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Economics and the Fundamental Scarcity of Time: Part 2

Hey, you economists of the dismal science, you investors in doom, “what you think just ain’t so.”

Every year since 1986, the American Farm Bureau has compiled a survey of the price of a canonical US Thanksgiving dinner, with a 16-pound turkey and all the fixings, fillings, veggies, drinks, and deserts.

They find that the nominal price in dollars has risen 70.1%. Using all the usual apparatus to adjust for inflation, they calculate that the price has remained essentially flat.

Since the population has grown by 90 million, or around 37%, since 1986, this estimate suggests that even adjusted for “inflation,” the total collective cost of Thanksgiving for Americans has risen by 37%.

But our favorite economists, Gale Pooley and Marian Tupy, believe (as I do) that money is essentially time.

Measured by time-prices, these Farm Bureau estimates are all drastically erroneous.

You see, the real price of anything is not gauged by manipulated government money and sloppy political inflation adjustments. The real price is the amount of time it takes to earn the money to buy it, measured in hours and minutes.

Dividing the nominal money price by the hourly wage, Tupy and Pooley show that the price of a Thanksgiving dinner has dropped 29.7% for the unskilled and 31.5% for a blue-collar worker.

However, for any particular wage earner, even these numbers are deceptive. Unskilled workers do not typically remain unskilled throughout their careers. The vast majority ascends to the middle class.

So, assuming normal promotion and learning, a Thanksgiving dinner that used to cost 32.9 minutes to earn in 1986… now only costs 9.2 minutes for an unskilled worker who ascended to blue collar status. It has dropped more than 70%.

Why is this important? For Americans and the world, we are in the midst of a golden age.

Seven Myths About our Financial System

This time-price revolution will initially gratify conservatives. We will feel vindicated.

We can celebrate the fact that nowhere in these time-prices is any sign of a declining middle-class standard of living or diminishing purchasing power. Under Trump, all classes are doing better than ever. Any American decline is cultural and familial rather than economic.

However, whether economists or not, conservatives harbor other key assumptions that are also debunked by Pooley and Tupy’s findings – all indicating that America and the world are doing better than the media will have you believe.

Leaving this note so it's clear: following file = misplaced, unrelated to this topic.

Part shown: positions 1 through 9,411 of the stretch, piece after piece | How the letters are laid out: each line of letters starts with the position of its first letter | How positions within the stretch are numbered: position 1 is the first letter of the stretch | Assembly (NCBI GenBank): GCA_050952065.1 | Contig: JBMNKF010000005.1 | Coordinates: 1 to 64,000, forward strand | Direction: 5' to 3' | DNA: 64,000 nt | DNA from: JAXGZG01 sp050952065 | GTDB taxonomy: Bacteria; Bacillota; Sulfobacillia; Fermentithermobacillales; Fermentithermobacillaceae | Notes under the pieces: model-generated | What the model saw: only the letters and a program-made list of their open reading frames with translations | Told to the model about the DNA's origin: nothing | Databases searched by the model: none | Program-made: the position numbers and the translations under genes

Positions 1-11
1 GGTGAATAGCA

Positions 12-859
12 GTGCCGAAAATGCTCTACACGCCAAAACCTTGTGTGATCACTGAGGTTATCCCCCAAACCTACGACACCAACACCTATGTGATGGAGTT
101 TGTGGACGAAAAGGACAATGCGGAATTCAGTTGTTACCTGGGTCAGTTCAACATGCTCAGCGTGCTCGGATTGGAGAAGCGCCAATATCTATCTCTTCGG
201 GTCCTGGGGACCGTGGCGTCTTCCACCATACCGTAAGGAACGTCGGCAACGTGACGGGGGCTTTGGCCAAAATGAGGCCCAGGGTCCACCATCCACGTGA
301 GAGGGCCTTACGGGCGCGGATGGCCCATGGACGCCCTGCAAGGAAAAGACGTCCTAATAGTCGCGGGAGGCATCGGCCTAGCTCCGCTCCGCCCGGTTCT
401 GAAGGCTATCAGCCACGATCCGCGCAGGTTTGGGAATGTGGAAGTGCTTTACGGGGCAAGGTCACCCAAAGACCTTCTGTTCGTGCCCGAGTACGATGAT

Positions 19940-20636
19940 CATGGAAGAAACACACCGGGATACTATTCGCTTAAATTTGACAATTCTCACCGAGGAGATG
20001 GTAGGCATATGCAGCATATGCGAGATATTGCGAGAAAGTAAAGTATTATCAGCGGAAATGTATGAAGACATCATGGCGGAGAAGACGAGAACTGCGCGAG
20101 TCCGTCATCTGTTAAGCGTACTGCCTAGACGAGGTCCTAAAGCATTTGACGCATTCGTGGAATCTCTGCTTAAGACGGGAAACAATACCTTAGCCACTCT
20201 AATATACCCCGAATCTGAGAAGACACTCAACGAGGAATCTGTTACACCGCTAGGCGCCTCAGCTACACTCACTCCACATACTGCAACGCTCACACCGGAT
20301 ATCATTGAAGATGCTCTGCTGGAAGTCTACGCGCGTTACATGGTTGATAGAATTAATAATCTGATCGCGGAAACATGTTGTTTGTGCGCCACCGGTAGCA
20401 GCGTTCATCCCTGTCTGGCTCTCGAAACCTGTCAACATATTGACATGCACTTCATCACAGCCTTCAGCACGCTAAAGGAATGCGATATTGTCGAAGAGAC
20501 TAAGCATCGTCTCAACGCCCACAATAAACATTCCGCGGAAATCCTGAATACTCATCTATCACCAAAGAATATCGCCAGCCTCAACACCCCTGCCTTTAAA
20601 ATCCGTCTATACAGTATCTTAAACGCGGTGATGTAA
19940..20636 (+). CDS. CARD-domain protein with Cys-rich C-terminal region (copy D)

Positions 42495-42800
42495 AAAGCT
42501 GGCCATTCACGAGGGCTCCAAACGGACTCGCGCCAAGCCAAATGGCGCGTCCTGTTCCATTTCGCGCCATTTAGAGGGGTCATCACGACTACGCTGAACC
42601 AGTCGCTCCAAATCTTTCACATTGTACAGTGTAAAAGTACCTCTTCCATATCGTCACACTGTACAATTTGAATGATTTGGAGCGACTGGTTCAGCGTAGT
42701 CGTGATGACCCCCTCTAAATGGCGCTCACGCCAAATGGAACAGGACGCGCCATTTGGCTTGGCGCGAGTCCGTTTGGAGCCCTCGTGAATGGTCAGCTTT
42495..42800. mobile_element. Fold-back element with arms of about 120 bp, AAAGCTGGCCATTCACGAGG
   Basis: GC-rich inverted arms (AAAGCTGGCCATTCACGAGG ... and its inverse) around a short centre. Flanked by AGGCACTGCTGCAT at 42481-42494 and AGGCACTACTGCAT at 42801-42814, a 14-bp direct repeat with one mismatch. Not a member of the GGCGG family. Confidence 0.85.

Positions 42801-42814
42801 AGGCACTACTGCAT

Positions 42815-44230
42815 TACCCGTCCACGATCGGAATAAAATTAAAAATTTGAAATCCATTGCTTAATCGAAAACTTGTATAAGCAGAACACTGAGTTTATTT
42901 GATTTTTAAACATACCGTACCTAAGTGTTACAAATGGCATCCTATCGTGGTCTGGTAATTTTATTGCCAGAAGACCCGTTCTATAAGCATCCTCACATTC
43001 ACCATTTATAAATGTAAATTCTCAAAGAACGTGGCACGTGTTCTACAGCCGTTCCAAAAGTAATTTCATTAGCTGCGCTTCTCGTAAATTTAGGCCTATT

Refuted are the following seven hypotheses:

  • Globalization is bad for the United States but somehow good for China. Time-prices show both countries have benefited massively.
  • World economic growth has been slowing since 1980. Time-prices offer no evidence of significantly slowing economic growth outside the Great Recession of 2008.
  • Technological innovation is in a global decline. Time-prices combine the two dimensions of gains from innovation in one number – costs and incomes – and demonstrated a continuing rise of innovation.
  • The trade gap has injured the US economy and middle class and needs to be drastically “corrected.” As the trade gap grew, time-prices plummeted, as the Thanksgiving dinner analysis shows.
  • Low or negative real interest rates are causing economic and stock market “bubbles” and imbalances that need to be drastically corrected. Adjusted for money manipulation and chicanery by central banks, real interest rates remain at normal levels. Central banks cannot significantly affect real rates.
  • The US deficit approaching a trillion dollars warns of a future economic crisis. US economic growth as manifested in time-prices remains robust. If it is not ended by trade wars, tax hikes, or socialism, this growth can sustain large deficits.
  • A $250 trillion overhang of global debt is entirely unsustainable and at some point will lead to an inflationary blowout. Economic growth continues at a world rate of around 5.05%, doubling the economy every 14.07 years. If the US does not halt world trade growth or choke progress with high tax rates or overregulate its tech sector, the debt overhang is sustainable.

Pooley and Tupy show that expanding world trade and economic freedom has created a golden age for the world economy.

The lesson for Trump and the Democrats alike? If it ain’t broke, don’t fix it.

Regards,

George Gilder
Editor, Gilder’s Daily Prophecy

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George Gilder

George Gilder is the most knowledgeable man in America when it comes to the future of technology — and its impact on our lives.

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